After years of abuse at the hands of her ex-partner, Sarah* had not been able to work for three years due to anxiety, PTSD and depression. Struggling to survive on JobSeeker, Sarah was behind on her mortgage, council rates, and utilities.
Sarah knew she needed help and contacted Mortgage Stress Victoria, a service run by WEstjustice, a legal centre in Melbourne’s west. The MSV team comprises lawyers, financial counsellors and social workers who support people experiencing mortgage stress.
With the MSV team by her side, Sarah negotiated payment plans for her debts and signed up to a TAFE course to retrain as a disability support worker. Under pressure from her bank and uncertain of her job prospects, Sarah made the heartbreaking decision to sell her house.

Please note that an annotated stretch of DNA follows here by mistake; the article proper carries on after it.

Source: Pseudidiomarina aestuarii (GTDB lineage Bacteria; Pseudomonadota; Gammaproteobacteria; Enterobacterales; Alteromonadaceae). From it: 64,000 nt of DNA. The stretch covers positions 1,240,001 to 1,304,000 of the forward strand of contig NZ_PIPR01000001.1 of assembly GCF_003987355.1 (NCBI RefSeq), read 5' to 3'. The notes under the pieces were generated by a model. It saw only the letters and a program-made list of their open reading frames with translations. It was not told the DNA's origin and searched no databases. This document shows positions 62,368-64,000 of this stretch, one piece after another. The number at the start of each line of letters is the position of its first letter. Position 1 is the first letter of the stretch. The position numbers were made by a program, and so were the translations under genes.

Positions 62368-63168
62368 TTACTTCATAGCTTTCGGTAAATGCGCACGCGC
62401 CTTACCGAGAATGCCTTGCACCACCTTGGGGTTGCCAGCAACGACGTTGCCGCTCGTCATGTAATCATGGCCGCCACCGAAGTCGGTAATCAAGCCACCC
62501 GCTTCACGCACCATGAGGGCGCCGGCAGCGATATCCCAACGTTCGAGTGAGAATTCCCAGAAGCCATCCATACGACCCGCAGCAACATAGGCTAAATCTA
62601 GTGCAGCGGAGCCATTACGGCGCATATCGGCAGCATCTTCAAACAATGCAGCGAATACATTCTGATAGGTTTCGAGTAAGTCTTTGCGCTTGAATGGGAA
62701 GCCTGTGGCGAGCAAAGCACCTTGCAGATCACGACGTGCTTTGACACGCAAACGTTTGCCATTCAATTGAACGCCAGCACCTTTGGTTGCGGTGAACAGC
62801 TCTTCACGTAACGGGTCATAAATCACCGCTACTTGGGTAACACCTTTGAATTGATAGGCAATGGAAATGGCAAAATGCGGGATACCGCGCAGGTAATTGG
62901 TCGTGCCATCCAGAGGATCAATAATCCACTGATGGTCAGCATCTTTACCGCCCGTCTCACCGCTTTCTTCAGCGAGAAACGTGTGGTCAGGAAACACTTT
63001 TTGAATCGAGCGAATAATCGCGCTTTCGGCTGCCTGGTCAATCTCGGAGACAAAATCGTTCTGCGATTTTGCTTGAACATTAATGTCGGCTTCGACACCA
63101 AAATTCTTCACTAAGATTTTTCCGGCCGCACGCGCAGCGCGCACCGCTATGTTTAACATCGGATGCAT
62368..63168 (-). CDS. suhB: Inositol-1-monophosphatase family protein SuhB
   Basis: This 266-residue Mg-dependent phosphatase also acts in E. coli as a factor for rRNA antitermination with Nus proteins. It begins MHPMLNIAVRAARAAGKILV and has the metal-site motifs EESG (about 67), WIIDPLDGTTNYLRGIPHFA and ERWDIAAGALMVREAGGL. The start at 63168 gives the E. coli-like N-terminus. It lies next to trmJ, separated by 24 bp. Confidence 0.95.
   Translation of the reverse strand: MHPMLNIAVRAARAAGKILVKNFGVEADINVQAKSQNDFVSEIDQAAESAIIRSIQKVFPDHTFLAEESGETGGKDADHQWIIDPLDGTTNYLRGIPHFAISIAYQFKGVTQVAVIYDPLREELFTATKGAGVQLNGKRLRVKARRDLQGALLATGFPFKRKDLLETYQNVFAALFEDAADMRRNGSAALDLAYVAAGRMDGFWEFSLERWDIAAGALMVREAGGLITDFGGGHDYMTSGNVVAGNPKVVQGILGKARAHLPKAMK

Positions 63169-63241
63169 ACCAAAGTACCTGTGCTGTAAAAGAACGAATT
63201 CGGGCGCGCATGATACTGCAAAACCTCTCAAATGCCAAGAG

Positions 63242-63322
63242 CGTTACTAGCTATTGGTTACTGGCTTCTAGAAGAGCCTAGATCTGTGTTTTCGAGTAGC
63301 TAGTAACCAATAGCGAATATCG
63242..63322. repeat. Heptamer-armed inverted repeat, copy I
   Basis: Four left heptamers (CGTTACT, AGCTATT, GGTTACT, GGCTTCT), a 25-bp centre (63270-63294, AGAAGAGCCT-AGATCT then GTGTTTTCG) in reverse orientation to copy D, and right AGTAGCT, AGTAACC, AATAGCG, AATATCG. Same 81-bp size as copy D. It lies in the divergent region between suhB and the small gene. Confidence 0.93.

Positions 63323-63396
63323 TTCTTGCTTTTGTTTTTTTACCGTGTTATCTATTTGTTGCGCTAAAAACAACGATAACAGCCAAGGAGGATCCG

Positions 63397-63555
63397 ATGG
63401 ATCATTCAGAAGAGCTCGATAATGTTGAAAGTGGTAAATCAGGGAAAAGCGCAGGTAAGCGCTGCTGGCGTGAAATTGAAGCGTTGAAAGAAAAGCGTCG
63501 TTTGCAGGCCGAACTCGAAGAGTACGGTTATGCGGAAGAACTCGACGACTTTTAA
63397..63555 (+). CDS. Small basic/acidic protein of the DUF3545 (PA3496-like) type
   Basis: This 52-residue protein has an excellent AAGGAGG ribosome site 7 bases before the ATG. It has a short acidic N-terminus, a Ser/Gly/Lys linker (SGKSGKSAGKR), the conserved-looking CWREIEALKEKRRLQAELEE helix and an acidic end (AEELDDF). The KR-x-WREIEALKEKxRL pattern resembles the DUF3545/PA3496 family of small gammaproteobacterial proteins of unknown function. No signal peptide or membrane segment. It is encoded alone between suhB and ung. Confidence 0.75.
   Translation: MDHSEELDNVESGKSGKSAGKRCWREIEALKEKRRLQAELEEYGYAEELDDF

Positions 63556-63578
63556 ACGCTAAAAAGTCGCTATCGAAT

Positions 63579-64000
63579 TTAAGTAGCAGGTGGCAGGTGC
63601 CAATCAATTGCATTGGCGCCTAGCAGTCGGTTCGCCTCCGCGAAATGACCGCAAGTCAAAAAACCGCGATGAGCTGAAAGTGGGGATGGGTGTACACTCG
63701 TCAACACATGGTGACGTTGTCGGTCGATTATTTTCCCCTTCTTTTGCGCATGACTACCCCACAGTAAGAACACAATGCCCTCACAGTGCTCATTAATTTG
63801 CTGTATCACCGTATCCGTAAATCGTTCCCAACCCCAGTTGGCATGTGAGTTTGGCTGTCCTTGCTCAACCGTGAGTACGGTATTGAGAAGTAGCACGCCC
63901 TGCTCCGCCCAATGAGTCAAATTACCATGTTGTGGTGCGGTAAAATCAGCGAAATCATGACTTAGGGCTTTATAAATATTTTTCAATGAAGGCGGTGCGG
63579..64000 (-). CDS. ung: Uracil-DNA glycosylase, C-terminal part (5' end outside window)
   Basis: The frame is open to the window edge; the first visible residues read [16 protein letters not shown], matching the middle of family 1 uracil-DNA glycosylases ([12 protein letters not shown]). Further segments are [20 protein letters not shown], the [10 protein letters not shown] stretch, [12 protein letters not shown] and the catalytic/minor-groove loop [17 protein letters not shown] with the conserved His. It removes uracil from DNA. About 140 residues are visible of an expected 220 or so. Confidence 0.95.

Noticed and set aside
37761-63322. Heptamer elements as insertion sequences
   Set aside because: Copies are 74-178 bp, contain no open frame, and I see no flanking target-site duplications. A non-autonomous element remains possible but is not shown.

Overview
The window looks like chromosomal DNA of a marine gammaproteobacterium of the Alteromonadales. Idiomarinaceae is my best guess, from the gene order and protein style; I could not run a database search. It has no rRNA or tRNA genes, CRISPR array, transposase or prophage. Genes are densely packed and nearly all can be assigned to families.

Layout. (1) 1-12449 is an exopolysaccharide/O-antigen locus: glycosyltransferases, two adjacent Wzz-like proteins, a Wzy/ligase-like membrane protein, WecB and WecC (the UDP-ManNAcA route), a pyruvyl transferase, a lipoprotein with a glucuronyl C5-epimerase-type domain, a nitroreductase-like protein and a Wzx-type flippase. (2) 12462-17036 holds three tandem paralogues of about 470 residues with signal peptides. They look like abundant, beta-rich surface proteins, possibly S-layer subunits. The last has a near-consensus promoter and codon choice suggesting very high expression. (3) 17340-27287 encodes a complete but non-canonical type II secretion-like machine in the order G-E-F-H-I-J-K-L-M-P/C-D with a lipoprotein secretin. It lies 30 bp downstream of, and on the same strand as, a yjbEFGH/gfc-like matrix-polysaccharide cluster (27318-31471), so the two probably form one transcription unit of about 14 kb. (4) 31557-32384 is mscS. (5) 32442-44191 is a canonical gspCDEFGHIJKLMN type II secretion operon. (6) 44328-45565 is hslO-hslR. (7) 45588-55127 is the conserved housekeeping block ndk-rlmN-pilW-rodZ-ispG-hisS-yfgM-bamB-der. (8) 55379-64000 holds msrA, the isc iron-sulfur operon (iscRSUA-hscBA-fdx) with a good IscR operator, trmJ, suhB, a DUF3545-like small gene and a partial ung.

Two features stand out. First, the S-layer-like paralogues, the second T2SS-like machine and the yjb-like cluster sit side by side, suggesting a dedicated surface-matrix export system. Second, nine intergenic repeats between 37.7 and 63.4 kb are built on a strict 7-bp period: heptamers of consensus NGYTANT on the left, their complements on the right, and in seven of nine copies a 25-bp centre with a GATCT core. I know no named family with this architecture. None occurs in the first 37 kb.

In the meantime, Sarah discovered that she loved her new job and was able to earn a good income. Despite this, the bank remained intransigent.
But Sarah’s lender had not counted on the determination of the MSV team, including senior financial counsellor Linda Burnett, who demonstrated that Sarah could afford her mortgage payments, could start repaying her debts and get her life back on track. Finally, the bank acquiesced.
Twelve months on from hitting the depths of despair, Sarah has learnt new skills, loves her job, and is overjoyed to still have her home.
‘It is so rewarding when we can help people experiencing mortgage stress find sustainable solutions. So many benefits flow when people have secure housing,’ says Linda.
While MSV began as a pilot project in 2016, its success attracted state government funding and support is now available for people throughout Victoria. Sarah is just one of hundreds of people who have been able to keep their homes with the help of MSV.